With about $4 billion (P200 billion) lost business through August, the Semiconductor and Electronics Industries of the Philippines Inc. (SEIPI) is making a last-ditch plea to the Senate to retain incentives to exporters until they recover from the pandemic.
SEIPI also echoes the call of the Philippine Economic Zone Authority (PEZA) to separate the perks given to export firms from those granted to domestic companies,
In a statement, SEIPI president Dan Lachica said the group supports the immediate reduction to 25 percent of the corporate income tax (CIT) rate under the proposed Corporate Recovery and Tax Incentives for Enterprises (CREATE) but is concerned about CREATE’s proposed incentives rationalization and its effects on the competitiveness of the electronics industry.
Lachica said the industry in the beginning of the year was on track to grow 5 percent but due to the pandemic is now experiencing a 15 percent contraction.
Lachica said about $500 million worth of volumes which were transferred to other countries may not be recovered.
Last week, Lachica bared a German company that manufactures electronic lighting equipment closed shop while another Germany firm, which produces automotive electronics accessories, will shut down operations next year,
About 1,000 jobs are affected by the decision.
SEIPI estimates job losses in the group in the first year of the implementation of the uncentives rationalization could reach 38,000 (direct) and another 266,000 (indirect) as companies are seen shifting their operations to Vietnam.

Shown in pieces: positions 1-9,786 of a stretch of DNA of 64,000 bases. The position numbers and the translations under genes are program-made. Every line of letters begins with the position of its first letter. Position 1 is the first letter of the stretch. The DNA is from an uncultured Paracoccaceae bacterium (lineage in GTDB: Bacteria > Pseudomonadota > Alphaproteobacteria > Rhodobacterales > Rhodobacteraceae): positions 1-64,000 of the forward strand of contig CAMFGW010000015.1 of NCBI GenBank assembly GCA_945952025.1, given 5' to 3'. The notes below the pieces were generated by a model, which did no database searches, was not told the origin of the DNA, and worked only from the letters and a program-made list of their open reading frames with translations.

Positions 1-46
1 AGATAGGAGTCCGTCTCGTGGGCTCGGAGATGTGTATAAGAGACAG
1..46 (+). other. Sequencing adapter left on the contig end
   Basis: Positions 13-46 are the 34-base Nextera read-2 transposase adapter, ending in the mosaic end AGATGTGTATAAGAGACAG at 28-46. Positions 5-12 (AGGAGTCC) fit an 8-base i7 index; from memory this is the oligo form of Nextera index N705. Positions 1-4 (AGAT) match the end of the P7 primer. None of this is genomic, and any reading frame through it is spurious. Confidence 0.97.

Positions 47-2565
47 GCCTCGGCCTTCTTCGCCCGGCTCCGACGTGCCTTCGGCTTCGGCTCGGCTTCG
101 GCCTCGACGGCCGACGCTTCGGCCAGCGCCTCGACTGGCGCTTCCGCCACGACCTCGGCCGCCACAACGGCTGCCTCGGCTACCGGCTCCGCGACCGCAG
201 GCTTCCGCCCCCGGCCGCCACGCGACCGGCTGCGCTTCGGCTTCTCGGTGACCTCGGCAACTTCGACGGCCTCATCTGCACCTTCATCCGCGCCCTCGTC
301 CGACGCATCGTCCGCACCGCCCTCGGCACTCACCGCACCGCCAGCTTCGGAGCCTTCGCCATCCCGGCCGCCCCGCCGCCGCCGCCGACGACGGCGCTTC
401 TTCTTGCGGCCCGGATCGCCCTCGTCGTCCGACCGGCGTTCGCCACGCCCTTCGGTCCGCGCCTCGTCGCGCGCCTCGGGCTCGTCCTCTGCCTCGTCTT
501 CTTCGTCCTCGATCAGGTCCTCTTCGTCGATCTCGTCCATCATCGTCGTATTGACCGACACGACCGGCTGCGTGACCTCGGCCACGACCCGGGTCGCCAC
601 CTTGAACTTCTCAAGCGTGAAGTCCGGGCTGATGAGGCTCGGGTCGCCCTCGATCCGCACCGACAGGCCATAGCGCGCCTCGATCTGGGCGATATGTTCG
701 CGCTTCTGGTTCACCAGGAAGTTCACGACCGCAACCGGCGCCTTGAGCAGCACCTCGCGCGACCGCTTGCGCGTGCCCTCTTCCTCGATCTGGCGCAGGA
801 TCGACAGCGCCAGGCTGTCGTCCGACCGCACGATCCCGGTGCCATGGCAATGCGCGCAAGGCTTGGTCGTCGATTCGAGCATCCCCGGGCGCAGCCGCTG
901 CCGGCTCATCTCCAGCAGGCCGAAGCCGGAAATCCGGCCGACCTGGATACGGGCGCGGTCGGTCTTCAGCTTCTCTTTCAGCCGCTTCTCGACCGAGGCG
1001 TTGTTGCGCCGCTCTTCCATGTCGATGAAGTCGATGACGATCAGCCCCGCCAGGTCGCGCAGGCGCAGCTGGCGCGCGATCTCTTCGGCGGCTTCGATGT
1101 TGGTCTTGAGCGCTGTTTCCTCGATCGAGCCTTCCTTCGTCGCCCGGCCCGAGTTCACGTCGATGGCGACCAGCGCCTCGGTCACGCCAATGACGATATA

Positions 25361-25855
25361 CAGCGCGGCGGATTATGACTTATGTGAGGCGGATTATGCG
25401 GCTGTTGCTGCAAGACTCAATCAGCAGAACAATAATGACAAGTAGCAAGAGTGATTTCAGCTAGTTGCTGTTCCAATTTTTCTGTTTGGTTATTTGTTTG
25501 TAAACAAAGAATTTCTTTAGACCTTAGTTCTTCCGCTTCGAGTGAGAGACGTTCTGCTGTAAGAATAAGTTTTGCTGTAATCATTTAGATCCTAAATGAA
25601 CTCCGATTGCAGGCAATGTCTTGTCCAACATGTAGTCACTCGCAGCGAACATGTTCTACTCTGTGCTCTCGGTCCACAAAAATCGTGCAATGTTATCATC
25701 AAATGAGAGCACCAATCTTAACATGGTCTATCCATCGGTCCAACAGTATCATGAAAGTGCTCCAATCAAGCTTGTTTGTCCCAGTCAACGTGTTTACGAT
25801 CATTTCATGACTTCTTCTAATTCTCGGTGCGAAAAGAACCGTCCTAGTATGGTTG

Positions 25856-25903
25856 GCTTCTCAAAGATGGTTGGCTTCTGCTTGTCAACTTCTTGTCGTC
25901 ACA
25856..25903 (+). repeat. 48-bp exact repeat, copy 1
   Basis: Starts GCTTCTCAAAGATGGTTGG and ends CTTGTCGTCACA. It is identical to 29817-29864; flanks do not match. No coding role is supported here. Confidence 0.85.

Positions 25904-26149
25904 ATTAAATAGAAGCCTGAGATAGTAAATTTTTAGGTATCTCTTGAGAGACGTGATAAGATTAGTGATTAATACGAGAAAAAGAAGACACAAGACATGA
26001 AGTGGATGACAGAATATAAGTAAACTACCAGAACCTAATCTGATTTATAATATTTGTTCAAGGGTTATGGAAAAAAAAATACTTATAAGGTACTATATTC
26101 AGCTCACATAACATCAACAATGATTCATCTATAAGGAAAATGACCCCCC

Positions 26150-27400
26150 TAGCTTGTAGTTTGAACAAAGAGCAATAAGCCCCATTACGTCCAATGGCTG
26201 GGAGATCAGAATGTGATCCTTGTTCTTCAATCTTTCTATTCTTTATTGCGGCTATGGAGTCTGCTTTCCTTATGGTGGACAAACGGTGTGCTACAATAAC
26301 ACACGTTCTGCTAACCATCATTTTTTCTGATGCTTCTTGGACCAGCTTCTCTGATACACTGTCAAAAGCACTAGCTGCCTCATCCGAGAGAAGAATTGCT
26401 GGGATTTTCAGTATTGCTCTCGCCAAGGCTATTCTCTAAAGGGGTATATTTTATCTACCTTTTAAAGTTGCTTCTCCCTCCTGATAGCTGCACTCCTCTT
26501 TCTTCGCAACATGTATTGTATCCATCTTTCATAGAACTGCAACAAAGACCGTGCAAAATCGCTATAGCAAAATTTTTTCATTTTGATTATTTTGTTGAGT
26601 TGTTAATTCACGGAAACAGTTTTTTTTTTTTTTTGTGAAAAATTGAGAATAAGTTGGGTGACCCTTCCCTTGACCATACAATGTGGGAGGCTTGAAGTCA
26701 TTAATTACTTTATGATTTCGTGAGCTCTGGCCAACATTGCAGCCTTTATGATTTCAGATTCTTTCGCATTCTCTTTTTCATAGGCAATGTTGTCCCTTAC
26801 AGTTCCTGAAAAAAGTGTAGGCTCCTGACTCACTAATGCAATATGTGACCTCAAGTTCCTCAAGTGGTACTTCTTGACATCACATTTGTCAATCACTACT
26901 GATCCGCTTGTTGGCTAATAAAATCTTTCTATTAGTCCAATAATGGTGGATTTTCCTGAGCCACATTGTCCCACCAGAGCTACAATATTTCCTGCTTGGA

Lachica also said SEIPI supports calls of PEZA that exporters should have incentives that are distinct from those given to domestic companies .
In a separate statement on Monday, PEZA director-general Charito Plaza said exporters compete in a global market and face tougher competition from international competitors, while domestic market only focus on local consumers and few competitors.
“As efficiency-seeking investors, exporters consider incentives as compelling factor in their decision to locate in a certain country including cost of doing business and labor productivity.
(Incentives are) a crucial factor for export-based investors as part of ease and cost of doing business. Changing tax incentives (of domestic companies) won’t be large threat to the economy because they don’t necessarily leave the country and transfer capital,” Plaza said.
Lachica took note of the manifestation on Monday of Sen. Imee Marcos, Senate committee on economic affairs chair, who called for the outright deferment of the rationalization of tax incentives on the Constitutional grounds, and a review of proposal by other senators for the inclusion of “grandfather” clause for existing investors. This clause will enable enterprises which are already registered to continue enjoying their existing incentives.
Marcos said exporters will bear the brunt of the so-called “rationalization” of the tax incentives whose revenues have plunged 49.9 percent last April.
Marcos said the electronics export industry alone lost close to $90 million in exports in July alone.
“While these factories have so far retained most of their workers, the semiconductor industry as a whole anticipates thousands of layoffs next year, as investors unwind existing plans and freeze any further investments,” Marcos added.